Thanks for all the responses about recycling in the old days! They were fun to peruse and here are some samples:
1. “Newspapers, especially comics, were reused for gift wrapping.”
2. “Crayon shavings were melted and poured into small glass containers with a wick and became candles.”
3. “Catalogue pictures of furniture were cut out to provide the furnishings for my dollhouse.”
4. “Old tires became flower planters.”
5. “Long sleeved shirts with worn-out elbows became short sleeved shirts.”
6. “When the soles of my knee-high socks wore out, they were cut off and transformed into ankle high crew socks. When the soles of those wore out, they were often changed into booties.”
7. “When one leg of pantyhose had a run, the damaged leg was cut off and paired with another pair that was missing a leg, so two were worn at once but with two good legs.”
8. “Charcoal starters were made from used paper egg cartons and wax or bacon grease.”
9. “There was no need to buy note pads when you could use junk mail envelopes!”
10. “Rain barrels and composting were common. This is old technology.”
You certainly get the picture that recycling was a way of life. How can you judge your recycling today? The best indicator is to watch the garbage that you take to the curb.
Remember Larman’s manufacturing team? (reference blogs http://frontlinefocus.us/?p=1298 and http://frontlinefocus.us/?p=1060). They are a great benchmark, where over 200 people generate less than 50 gallons of waste per week going to the landfill, without burning! This includes manufacturing waste, paper towels from the rest rooms, potato chip bags, bottles, paper, cardboard, yarn …everything is Reduced, Reused, or Recycled, except for 50 gallons. The team worked for months analyzing the pile of waste, driving the root causes to zero. They segregated everything and worked with suppliers to find alternatives. Tina and her Waste Stream Team dug until they found the right channels for the recyclables. Larman explained to the teams that Styrofoam containers were not friendly to the environment or the business, so “just don’t bring them into the plant, even if it means buying your favorite drink at another establishment.”
America’s national recycling rate is 34 percent and growing! Zero Waste is not rocket science, and in reality, is only common sense and common science. It takes Belief in Zero, Leadership, and Teamwork.
As a leader, you can influence an entire team and their families on America Recycles Day, November 15, to increase this rate. This is a leader’s opportunity, and responsibility.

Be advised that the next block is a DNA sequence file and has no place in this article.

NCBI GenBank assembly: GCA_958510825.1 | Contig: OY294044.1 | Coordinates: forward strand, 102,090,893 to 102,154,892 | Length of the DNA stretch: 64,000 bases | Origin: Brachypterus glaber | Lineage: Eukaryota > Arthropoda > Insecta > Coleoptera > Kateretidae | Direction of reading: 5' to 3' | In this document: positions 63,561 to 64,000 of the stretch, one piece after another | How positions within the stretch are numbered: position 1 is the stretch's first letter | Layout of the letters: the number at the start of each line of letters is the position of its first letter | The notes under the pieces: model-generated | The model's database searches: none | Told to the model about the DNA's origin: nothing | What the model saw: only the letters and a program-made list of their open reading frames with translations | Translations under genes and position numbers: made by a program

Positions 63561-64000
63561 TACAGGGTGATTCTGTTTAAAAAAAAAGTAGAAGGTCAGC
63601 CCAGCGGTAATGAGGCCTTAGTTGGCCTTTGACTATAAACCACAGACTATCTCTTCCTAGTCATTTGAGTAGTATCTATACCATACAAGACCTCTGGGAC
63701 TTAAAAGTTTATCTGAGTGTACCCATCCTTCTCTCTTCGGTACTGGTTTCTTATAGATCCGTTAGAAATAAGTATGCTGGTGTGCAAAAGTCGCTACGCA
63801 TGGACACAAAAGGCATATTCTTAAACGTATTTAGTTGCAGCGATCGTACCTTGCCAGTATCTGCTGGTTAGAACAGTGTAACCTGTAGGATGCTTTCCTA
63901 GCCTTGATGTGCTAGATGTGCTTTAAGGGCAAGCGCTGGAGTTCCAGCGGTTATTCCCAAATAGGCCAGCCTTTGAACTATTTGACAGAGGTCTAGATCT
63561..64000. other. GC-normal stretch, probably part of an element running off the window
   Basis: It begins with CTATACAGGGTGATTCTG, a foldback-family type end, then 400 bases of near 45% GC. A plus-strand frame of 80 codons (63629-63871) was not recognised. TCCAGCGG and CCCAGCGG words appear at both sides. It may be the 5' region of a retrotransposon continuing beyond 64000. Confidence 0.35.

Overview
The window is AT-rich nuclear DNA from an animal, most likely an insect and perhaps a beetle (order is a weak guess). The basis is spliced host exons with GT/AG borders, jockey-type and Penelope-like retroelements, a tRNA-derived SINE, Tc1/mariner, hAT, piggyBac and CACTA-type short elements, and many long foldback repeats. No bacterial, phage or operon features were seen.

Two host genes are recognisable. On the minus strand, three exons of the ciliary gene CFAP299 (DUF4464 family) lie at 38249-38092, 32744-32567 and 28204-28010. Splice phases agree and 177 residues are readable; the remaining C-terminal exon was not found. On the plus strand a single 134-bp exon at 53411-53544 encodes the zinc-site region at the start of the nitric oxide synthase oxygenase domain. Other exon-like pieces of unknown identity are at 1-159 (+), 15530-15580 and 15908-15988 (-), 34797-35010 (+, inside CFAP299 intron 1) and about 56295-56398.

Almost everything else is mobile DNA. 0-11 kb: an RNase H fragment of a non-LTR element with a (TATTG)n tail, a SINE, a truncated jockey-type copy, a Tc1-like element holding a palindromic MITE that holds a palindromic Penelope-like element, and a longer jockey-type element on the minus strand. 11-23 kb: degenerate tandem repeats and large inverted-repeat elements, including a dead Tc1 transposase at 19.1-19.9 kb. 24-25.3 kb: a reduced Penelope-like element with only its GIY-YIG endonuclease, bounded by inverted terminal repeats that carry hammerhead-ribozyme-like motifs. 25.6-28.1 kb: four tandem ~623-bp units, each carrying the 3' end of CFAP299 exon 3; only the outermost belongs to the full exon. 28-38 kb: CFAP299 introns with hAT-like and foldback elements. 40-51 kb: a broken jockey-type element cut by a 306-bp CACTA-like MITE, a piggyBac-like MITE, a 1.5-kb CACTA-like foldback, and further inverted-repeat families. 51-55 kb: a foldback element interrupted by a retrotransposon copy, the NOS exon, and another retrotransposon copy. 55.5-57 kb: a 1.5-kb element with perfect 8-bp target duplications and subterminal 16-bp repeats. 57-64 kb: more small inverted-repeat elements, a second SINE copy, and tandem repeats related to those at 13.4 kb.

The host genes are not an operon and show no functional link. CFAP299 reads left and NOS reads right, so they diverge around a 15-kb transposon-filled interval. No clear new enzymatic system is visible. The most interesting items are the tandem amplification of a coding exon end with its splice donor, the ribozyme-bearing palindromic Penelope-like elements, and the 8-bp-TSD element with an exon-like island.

…Only then, can we Pass It On!
Quote of the week from Mother Teresa: “I only feel angry when I see waste, when I see people throwing away things we could use.”
For more about “America Recycles Day,” click here: http://americarecyclesday.org
5. Beverage Cans
6. Food Cans
7. Glass Bottles
10. Plastic Bottles & Caps
“Put More Into the World than You Take Out” is a message that can stick with your children and grandchildren on America Recycles Day, this November 15. Over the years, my wife, Nancy, and I repeated this message through words and actions to our children that dovetails nicely into the “Reduce, Reuse, Recycle” theme.
Reflecting further back, my parents were raised in the Great Depression. My mother’s family lost their farm and possessions during the dust bowl. My father’s parents lived day-to-day feeding eleven children in a humble farm setting. They lived the “Reduce, Reuse, Recycle” lifestyle out of necessity, and hence, it was a way of life as well as an expectation that was firmly communicated.
Then, as the economic growth engines in America kicked in, my family benefited from the technologies and economics that improved the quality of life. And yet, the tradeoffs took more out of the world than was realized. Now society is arguably playing catch-up to find better practices and find new technologies to deal with the “Third Wave”. So, here we are, knowing all is not hopeless, but knowing our critical situation is one where we all must collaborate and cooperate to have a sustainable society and planet.
To have a little fun this past week, I asked my siblings and children to recall some of the recycling practices we learned from earlier days on the farm, some examples listed here:
• Sleeping pillows were made from cloth flour bags and chicken or duck feathers.
• Cloth diapers, rather than disposable, were used for infants.
• With almost 50 cousins, we always recycled and patched clothes as the kids grew up.
• Worn clothes and rags were transformed into rag rugs.
• Washable handkerchiefs were used instead of tissues! (my sister’s favorite “yuk” item now)
• Rainwater was collected in barrels and recycled.
• Everything possible was composted, from apple cores to egg shells.
To include you in the fun, please email me some of the more memorable recycling practices from your upbringing at firstname.lastname@example.org, which I will summarize here next week. …and thanks for your input!
One individual or company cannot save the world, but as we proliferate the message and actions to “Put More Into the World than You Take Out,” the environmental sustainability of our planet improves.
“America Recycles Day” is November 15, so you have time to tune recycling practices to make a difference. …Only then, can we Pass It On!
Quote from Ecologist and Scientist Adolph Murie: “Let us be guardians rather than gardeners.”
To learn more about “America Recycles Day,” click here: http://americarecyclesday.org
…and I encourage you to then pledge to recycle more by clicking the link on the left side.